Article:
To delicately differentiate the scrappiness of Cruella’s world from the opulence of von Hellman’s, Karakatsanis shot handheld, using an Alexa Mini LF in a less-defined version of what the 35mm sensor can achieve. In contrast, he was more controlled in the way he approached von Hellman’s side of the story. Capturing everything on dollies and cranes, the Alexa 65 was used for its much bigger and lusher sensor. “I was able to separate both worlds; one is messy and organic, while the other is extravagant and rigid. And I achieved this in a way that won’t be visibly obvious to the viewers. They will only ‘feel’ the scale differences.”
As Cruella’s character develops into the familiar, hellraising villain – whose entrance on screen is paired with a blare from her Bugatti’s horn and hail of insincere “dahlings” – she also gets the Karakatsanis Alexa 65 treatment.
When it came to lenses, it was always going to be Leica for Karakatsanis, whose romance with the brand goes back to shooting stills. He recalls: “I used to work with Nikon lenses, but then I came across a 40mm Summicron. It unlocked something in my work that I found so different to the ranges from Nikon, Canon, and all of those other popular stills lens brands. I wanted to explore the Leica universe more, but I was young and they’re very expensive, so I ended up buying their cheapest lens, which is actually the one I tested – the 40mm Summicron. In time, I branched out and bought Summilux versions of the 21mm, 28mm, 32mm and 50mm lenses. Although they’re nice, I don’t use any of them. I always go back to the cheapest, because the 40mm has the most painterly feeling.”
In 2015, Leica launched cine versions of its Summilux prime lenses, and it was his history with the brand that prompted Karakatsanis to consider them for filmmaking projects.
He says: “I won’t lie and say I wasn’t sceptical at first, but when I tried them out on commercial shoots – which I do a lot of in-between feature films – I really got a taste for them. I actually thought they were designed for portraits, as they’re the most humane cinema lenses I’ve ever come across. Not too sharp, not too soft, they also have contrast and colour. Not the best for flare, but I don’t care about that any more. Talking to a lot of younger DOPs, I find they are always looking for a lens that will give them a certain look, but this is defined by the costume, set design and how the camera moves. Lighting also helps, but the lens captures what’s in front of the camera. Sure, it can add a little something, but I’m seeking a lens that is going to help me, instead of me being helped by it.”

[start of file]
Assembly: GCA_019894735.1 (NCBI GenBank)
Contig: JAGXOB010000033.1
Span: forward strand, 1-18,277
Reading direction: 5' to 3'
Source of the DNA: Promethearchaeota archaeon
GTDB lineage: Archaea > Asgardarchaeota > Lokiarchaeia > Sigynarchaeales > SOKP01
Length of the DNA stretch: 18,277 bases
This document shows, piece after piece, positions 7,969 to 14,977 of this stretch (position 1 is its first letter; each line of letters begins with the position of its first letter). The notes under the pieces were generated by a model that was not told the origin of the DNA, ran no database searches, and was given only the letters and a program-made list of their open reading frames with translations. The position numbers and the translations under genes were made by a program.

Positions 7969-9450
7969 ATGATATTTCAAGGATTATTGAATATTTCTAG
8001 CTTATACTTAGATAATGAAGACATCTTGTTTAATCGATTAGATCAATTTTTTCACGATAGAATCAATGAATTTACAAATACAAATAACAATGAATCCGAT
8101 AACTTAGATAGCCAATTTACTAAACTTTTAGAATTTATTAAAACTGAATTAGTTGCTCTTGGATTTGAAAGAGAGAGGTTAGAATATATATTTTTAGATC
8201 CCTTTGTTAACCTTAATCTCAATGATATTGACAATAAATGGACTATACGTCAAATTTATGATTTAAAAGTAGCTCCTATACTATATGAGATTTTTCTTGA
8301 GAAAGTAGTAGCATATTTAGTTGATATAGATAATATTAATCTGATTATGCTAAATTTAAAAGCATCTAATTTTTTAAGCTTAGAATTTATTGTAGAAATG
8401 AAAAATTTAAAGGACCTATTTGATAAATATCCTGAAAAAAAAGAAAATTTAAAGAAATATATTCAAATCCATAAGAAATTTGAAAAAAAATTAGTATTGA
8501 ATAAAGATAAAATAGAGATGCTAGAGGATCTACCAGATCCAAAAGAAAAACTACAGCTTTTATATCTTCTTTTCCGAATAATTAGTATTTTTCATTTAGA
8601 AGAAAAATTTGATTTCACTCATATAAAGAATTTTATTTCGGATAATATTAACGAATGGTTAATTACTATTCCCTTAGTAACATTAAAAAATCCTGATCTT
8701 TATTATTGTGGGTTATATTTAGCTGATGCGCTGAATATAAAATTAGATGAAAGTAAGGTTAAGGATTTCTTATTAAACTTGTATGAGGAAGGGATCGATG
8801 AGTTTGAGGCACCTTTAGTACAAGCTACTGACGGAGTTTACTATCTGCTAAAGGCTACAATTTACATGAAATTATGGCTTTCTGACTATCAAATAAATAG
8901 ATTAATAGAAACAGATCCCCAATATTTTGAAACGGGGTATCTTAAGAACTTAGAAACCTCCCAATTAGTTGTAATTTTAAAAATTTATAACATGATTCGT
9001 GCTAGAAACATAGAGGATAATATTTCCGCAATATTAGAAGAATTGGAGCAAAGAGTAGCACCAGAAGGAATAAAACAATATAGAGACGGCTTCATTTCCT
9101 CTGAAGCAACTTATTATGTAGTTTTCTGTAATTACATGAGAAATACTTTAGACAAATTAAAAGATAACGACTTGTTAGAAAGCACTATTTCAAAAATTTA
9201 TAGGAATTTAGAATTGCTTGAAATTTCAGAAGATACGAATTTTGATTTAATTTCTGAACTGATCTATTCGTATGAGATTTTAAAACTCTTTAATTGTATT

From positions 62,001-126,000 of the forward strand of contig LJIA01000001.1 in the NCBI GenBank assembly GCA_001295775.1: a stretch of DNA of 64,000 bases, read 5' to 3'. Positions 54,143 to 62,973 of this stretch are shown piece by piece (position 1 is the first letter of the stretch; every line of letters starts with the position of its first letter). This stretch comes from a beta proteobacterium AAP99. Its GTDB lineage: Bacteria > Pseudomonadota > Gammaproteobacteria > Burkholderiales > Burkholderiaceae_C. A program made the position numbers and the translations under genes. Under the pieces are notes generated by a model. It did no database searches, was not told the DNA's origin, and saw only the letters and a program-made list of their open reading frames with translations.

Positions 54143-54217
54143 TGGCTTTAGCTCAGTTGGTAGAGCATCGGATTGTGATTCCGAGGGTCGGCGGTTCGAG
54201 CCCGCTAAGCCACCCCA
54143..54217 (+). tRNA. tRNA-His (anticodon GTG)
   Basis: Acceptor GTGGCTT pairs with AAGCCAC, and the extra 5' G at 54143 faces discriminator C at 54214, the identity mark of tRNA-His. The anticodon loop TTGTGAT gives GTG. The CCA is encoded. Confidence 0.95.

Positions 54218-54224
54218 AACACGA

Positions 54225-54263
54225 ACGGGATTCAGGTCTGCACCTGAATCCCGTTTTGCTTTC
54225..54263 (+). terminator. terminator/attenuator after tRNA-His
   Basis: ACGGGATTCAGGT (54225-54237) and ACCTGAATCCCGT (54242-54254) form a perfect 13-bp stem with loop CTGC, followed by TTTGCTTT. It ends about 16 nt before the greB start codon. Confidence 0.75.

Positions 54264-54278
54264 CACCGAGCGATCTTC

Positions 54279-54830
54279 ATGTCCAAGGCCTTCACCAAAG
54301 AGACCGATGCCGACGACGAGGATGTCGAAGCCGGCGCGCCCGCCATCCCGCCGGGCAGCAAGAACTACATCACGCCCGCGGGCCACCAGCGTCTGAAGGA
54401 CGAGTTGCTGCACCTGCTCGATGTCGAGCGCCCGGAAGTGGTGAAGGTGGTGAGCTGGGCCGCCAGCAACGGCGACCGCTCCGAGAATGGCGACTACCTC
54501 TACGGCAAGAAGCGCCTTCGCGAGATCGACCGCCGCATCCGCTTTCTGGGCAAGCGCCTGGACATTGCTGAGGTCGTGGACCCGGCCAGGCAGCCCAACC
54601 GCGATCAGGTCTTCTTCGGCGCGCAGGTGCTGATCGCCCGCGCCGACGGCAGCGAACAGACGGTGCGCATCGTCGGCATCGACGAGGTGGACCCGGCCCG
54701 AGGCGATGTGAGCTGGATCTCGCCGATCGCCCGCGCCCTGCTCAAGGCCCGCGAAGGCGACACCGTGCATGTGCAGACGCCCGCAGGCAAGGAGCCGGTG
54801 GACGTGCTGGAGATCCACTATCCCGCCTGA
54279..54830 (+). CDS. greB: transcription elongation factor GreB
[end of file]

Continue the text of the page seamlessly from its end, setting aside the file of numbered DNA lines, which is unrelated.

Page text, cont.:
Ultimately, Karakatsanis used the 40mm, as well as the 29mm Summicron-C lenses on the Alexa Mini LF. However, with an Alexa 65 also at play, he had to look into other lenses to fit the larger medium format sensor. “There are the Prime DNAs, Hasselblads and Vintage 765s, and they’re all rehoused stills lenses, because there isn’t anything specifically made for 65mm digital film. Then you have the Thalias, which are Leica’s rehoused version of its old S2 and S3 stills lenses. I tested all these at Arri Rental in London – and the Thalias blew everything else out of the water. They have a very squeaky-clean field of view, which is exactly what I was looking for. A lot of old lenses can be too soft around the edges, almost fisheye looking. These are artefacts that will hide my photography and sense of connection to the characters, which isn’t my style or the person I am.”
It’s certainly true that Karakatsanis likes to be as close to the characters and storyline as his role allows him to be – and always offers input. He explains: “Of course, having access to the script depends on the relationship with the director, but because Craig and I did I, Tonya together, we already had those foundations in place. He invited me to shot listings and brainstorming sessions to discuss any storytelling beats that weren’t quite working. For example, there was a scene with Cruella in her apartment that I thought would be better delivered in a punk club. I suggested it and it got accepted, but I never expect my ideas to completely change things. I always trust the judgement of the DOP. Plus, Craig and Tony have a symbiotic sense of dark humour that really transpires into the creation of Cruella – the script is amazing, and I just wanted my photography to support that.”
Watch Cruella in UK cinemas from 28 May.
Originally featured in the June 2021 issue of Definition magazine.